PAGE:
Also Credited As:Mary Elle Fanning
|Mary Elle Fanning on April 9, 1998 in Conyers, Georgia, USA|
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Born on April 9, 1998, in Conyers, GA, Fanning was raised in a family of conspicuous athletic talents. Her father Steve Fanning was a minor league baseball player in the St. Louis Cardinals farm system and her mother Joy was the daughter of NFL quarterback Rick Arrington and a onetime college tennis player. In 1999, the Fannings moved to Los Angeles to enable the talents of Elle's five-year-old sister Dakota, who was just starting her acting career. Her grandmother Mary-Jane joined the family in the Studio City home as the girls' home-schooling teacher, while the inroads her parents made with Dakota soon worked for the younger Fanning. In fact, big sister's coattails provided Fanning with her own start when she was just three years old, playing a younger version of Dakota's character in the tearjerker "I Am Sam" (2001). After again playing a younger version of her sister in the sci-fi miniseries "Taken" (Sci-Fi Channel, 2002), she made her first film independent of her sister as one of the adorable moppets terrorizing a beleaguered Eddie Murphy in "Daddy Day Care" (2003).
After playing the young daughter of Jeff Bridges and Kim Basinger in "The Door in the Floor" (2004), Fanning gravitated to television where she landed episodes of popular shows like "Judging Amy" (CBS, 1999-2005), "CSI: Miami" (CBS, 2002-2012) and "CSI: NY" (CBS, 2004- ). Following a supporting turn as Sweetie Pie Thomas in Wayne Wang's "Because of Winn-Dixie" (2005), she had a pivotal role as the missing daughter of a Pittsburgh detective (Peter Krause) in the sci-fi miniseries "The Lost Room" (Syfy, 2006). Fanning followed up with episodes of "House" (Fox, 2004-2012), "Law & Order: Special Victims Unit" (NBC, 1999- ) and "Criminal Minds" (CBS, 2005- ). Like her sister, Fanning oscillated between age-appropriate roles and more adult-minded films with supporting turns in Tony Scott's action thriller "Déjà Vu" (2006) starring Denzel Washington, Alejandro González Iñárritu's complex "Babel" (2006) with Brad Pitt and Cate Blanchett, and John August's indie psychological thriller "The Nines" (2007) starring Ryan Reynolds and Hope Davis. She next co-starred in the psychological drama, "Reservation Road" (2007), where she was the daughter of a couple (Joaquin Phoenix and Jennifer Connolly) coping with the loss of their son.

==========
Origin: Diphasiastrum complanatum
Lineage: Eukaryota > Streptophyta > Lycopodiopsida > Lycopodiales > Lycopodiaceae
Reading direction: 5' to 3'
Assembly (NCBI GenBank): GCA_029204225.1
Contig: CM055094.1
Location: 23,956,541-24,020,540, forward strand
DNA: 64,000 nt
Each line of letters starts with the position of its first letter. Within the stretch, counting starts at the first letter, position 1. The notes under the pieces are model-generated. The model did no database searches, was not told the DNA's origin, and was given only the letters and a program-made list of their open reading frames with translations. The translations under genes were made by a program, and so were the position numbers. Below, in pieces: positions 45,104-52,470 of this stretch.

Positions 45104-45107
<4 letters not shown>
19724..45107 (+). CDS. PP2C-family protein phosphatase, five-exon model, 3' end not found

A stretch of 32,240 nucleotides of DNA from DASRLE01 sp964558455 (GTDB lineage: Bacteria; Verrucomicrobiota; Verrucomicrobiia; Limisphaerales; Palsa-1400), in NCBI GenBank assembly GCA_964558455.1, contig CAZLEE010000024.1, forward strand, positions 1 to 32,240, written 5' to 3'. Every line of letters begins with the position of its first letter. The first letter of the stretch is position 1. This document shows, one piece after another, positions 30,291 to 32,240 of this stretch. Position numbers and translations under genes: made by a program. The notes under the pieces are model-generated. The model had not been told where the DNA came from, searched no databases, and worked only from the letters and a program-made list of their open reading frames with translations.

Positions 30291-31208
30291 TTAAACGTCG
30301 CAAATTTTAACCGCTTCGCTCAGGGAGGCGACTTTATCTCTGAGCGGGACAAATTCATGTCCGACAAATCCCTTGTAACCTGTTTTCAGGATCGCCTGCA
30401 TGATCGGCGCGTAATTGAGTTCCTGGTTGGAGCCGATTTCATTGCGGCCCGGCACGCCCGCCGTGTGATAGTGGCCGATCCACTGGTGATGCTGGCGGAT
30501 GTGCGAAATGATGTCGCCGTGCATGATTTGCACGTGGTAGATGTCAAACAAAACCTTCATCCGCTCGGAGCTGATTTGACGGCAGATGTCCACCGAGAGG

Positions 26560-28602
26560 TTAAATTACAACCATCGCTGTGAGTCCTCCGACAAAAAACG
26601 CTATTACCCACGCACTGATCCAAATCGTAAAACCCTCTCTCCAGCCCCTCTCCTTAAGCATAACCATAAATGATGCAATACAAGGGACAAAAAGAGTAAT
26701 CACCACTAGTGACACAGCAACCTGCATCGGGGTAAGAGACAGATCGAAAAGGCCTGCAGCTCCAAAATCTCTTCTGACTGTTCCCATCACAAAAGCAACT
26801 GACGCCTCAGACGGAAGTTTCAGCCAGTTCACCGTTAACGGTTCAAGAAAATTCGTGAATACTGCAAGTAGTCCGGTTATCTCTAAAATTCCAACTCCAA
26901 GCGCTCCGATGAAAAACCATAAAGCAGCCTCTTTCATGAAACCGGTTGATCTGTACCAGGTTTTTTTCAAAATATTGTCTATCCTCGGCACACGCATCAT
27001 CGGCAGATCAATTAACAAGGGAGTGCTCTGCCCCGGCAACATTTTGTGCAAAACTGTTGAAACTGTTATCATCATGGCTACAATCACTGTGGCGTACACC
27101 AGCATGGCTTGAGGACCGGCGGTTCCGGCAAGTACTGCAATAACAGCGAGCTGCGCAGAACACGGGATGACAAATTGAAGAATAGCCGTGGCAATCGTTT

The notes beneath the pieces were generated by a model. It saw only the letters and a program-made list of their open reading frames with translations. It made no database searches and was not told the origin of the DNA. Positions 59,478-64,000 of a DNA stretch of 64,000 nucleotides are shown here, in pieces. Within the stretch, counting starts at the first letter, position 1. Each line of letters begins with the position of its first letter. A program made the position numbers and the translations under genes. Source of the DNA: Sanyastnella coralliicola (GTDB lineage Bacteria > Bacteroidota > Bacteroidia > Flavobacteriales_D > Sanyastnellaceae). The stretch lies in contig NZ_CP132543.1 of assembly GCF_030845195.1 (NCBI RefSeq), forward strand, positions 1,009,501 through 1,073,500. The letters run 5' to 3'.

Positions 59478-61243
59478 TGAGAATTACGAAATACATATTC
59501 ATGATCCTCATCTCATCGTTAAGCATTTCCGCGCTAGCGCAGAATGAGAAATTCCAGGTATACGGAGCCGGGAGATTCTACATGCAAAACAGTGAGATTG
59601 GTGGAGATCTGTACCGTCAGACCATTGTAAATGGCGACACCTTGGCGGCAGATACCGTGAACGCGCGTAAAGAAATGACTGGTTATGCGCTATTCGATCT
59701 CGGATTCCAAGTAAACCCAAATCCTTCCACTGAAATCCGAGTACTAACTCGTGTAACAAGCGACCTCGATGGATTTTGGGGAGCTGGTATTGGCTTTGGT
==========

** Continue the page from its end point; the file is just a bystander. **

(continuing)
After netting her first lead in the short film "Day 73 with Sarah" (2007), where she was a girl plotting with the ghost of her father to save herself and her mother from an abusive stepfather, Fanning had her first feature lead in "Phoebe in Wonderland," (2008), in which she portrayed a girl who finds escape through a drama class taught by an unconventional teacher (Patricia Clarkson). She next did a minor turn as a younger version of Cate Blanchett's character in "The Curious Case of Benjamin Button" (2008), which starred Brad Pitt as a man who mysteriously ages backward. While juggling school and her career, Fanning voiced Grace in the animated action movie "Astro Boy" (2009), and was a young girl whose dull Christmas is enlivened by a special toy soldier in "The Nutcracker in 3-D" (2010). In Sophia Coppola's well-received drama "Somewhere" (2010), Fanning was the long-lost daughter of a decadent movie star (Stephen Dorff) who begins to question his wild lifestyle while both working on mending their relationship. From there, she starred in Francis Ford Coppola's little-seen horror thriller "Twixt" (2011) and was a young girl who develops a crush on the older son of a widowed father (Matt Damon) struggling to overcome the loss of his wife in "We Bought a Zoo" (2011). Fanning earned serious critical praise for her turn as the titular Ginger in "Ginger & Rosa" (2012), which followed the lives and friendship of two teenage girls as they struggle to cope with the advent of change in the 1960s.
By Shawn Dwyer